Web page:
Selections, channels, alpha channels, layers, layer masks, shape layers, vector masks, paths, clipping paths, clipping masks. The list goes on. As Photoshop becomes increasingly complex, Photoshop userseven those with years of experiencemay feel dizzy with confusion. It's no wonder then that understanding the differences between channels, paths, and layersand perhaps more importantly, understanding when to favor one approach over anotherhas become a burning issue for many Photoshop users.
Essential skills for any Photoshop user include making clean, efficient selections, and being able to recall those selections at any time as well as targeting specific areas of an image by tone or color. All of these skills require knowing what to select, and how, whether you're a power or novice Photoshop user. Knowing what to selectand howis the basis for successfully producing cutouts, photo montages, tonal correction, color correction, or just about anything else you plan- to do with an image. Selections and selection techniquesincluding those that don't use Selection toolsare a useful lens through which to view and understand Photoshop no matter what your level of Photoshop proficiency.
The first, simple premise of this book is that channels, paths, and layersand their various offspringare all essentially the same. They all allow you to select and work on specific regions of an image. I use the term select in its broadest sense, whether it be in using the Selection tools or Pen tools to isolate part of your image; using any of the myriad layer options to float, move, reveal and conceal, and position parts of a composition independently; or making image adjustments that identify specific tonal or color ranges within an image. With this definition, channels, paths, and layers can all be considered Selection tools.
The second premise of this book is that channels, paths, and layers differ significantly. Their features overlap in many areas, but each has its own internal logic and conventions. Channels, paths, and layers allow you to edit your images selectively but in different ways and with different results. While a definitive "correct" approach is rare, usually some ways are better, others worse. Understanding how channels, paths, and layers work is crucial to developing an instinct for what the better ways arethat is, the most flexible, efficient, and best-looking approaches to common Photoshop problems. Choosing the appropriate tool can save hours of frustration, and mean the difference between a clean selection and a sloppy selection, a convincing image and an image that looks like it was composited using a rusty hacksaw and wallpaper paste.
Photoshop has evolved radically and beautifully since its launch in 1990. Today's Photoshop offers an unparalleled degree of creative control that is easily learned. But considering all the things you can do with Photoshop, its interface is a marvel of simplicity and intuitiveness. Where confusion exists, it's often because new features have not supplanted old features, but rather peacefully co-exist with them. So, for example, you can still apply image adjustments the "old way," but you're often better off applying them with an adjustment layer. To anyone who has followed the history of Photoshop, this evolution is logical. To those of you who may have skipped a version or two of Photoshop, you probably have some gaps and some areas of confusion.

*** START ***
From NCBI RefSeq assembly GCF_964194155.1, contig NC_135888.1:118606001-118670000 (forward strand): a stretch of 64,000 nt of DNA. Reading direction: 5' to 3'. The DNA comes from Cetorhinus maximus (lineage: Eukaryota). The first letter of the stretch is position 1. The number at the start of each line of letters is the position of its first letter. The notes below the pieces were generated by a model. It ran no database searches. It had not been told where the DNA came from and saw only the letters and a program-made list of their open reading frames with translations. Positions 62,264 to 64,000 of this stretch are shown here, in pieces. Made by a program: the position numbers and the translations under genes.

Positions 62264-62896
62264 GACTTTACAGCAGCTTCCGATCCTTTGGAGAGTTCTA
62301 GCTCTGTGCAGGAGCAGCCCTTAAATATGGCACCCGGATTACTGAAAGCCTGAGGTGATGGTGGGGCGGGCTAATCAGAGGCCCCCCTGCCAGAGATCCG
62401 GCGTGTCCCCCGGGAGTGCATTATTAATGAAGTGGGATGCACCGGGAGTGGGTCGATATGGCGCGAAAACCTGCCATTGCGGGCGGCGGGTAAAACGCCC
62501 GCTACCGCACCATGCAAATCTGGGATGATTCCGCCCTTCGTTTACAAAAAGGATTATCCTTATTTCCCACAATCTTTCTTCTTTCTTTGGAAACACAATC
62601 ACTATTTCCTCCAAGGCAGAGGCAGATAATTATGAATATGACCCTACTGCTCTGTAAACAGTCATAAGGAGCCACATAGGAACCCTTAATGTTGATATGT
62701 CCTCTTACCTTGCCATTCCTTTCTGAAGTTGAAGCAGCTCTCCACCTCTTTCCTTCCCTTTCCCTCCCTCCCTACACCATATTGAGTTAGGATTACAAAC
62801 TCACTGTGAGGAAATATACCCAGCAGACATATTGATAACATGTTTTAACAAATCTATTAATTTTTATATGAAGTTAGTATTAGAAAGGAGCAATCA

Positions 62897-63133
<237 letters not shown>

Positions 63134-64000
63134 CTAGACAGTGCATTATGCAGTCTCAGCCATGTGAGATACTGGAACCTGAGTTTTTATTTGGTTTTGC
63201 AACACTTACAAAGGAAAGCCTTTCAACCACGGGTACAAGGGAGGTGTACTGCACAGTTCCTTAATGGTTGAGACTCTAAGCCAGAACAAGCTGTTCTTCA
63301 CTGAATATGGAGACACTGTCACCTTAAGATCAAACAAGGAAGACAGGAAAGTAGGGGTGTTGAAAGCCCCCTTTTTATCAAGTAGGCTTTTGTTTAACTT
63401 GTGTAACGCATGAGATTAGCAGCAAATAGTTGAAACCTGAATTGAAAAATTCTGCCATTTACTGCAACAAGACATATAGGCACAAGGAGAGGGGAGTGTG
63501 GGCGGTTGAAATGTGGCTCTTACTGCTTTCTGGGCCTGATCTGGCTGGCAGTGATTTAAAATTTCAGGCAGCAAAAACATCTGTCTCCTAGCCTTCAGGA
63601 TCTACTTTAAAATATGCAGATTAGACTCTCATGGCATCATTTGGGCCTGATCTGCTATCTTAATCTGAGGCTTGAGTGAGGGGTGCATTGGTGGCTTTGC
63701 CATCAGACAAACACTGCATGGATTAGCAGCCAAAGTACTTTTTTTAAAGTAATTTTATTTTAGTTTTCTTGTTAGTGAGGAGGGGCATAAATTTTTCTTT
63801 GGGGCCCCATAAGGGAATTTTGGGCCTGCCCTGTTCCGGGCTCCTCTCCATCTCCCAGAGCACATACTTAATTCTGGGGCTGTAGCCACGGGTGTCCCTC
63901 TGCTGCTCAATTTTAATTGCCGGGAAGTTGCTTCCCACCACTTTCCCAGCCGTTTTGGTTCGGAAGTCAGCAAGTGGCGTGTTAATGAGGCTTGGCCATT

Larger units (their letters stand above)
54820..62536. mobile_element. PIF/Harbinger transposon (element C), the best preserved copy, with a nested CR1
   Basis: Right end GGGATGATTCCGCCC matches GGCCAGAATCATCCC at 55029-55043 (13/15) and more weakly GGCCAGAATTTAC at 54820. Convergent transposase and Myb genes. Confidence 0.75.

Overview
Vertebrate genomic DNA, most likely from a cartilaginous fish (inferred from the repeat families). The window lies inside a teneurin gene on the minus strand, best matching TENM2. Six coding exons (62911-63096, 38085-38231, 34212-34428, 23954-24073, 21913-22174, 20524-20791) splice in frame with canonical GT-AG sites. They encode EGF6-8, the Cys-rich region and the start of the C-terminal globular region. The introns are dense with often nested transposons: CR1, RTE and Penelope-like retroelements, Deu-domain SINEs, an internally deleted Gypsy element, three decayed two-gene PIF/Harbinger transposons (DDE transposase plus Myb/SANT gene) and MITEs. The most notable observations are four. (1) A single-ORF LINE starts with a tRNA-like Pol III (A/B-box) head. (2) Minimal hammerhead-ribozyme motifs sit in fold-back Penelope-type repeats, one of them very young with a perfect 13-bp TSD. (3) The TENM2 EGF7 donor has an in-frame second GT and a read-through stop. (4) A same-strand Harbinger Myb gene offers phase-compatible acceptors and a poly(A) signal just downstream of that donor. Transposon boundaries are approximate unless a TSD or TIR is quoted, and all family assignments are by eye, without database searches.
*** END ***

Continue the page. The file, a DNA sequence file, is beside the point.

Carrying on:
When discussing keyboard shortcuts in the program, I list the Macintosh versions first. In every shortcut used in this book, the Command key translates to the Ctrl key and the Option key translates to the Alt key.
Who Should Read This Book?
To get the most from this book, you should be comfortable working in the Photoshop interface. You should understand basic Photoshop concepts such as using palettes, selecting tools, and applying filters. If you're brand-new to Photoshop, you might do well to pick up a comprehensive book like Adobe Photoshop CS2 Classroom in a Book (Adobe Press). If you have some experience working with Photoshop selections, channels, paths and layers, many of the concepts and features explained inside may already be familiar to you. What may not be clear is how they relate to each other, how they are different, and when you should use them. By the time you've read this book, when someone asks, "What's the difference between channels, paths, and layers?" you should have an answer.
How to Use This Book
The chapters are arranged in order of complexity, starting with making basic selections and advancing to making complex channel masks. I'd like it if you started from the beginning and worked your way to the end. But I won't be offended if you just dip in and out to get the information you're after.
I've included many step-by-step examples throughout the book, and the web files icon denotes that a downloadable file is available. To use these files, download the appropriate chapter folder from the book's companion web site at www.nigelfrench.com/psunmasked. You may also have images of your own that are equally suitable.
Your feedback is important. Feel free to email me with your comments about this book. Tell me what you liked, but also tell me what I got wrong or what I left out.
Adobe Photoshop Unmasked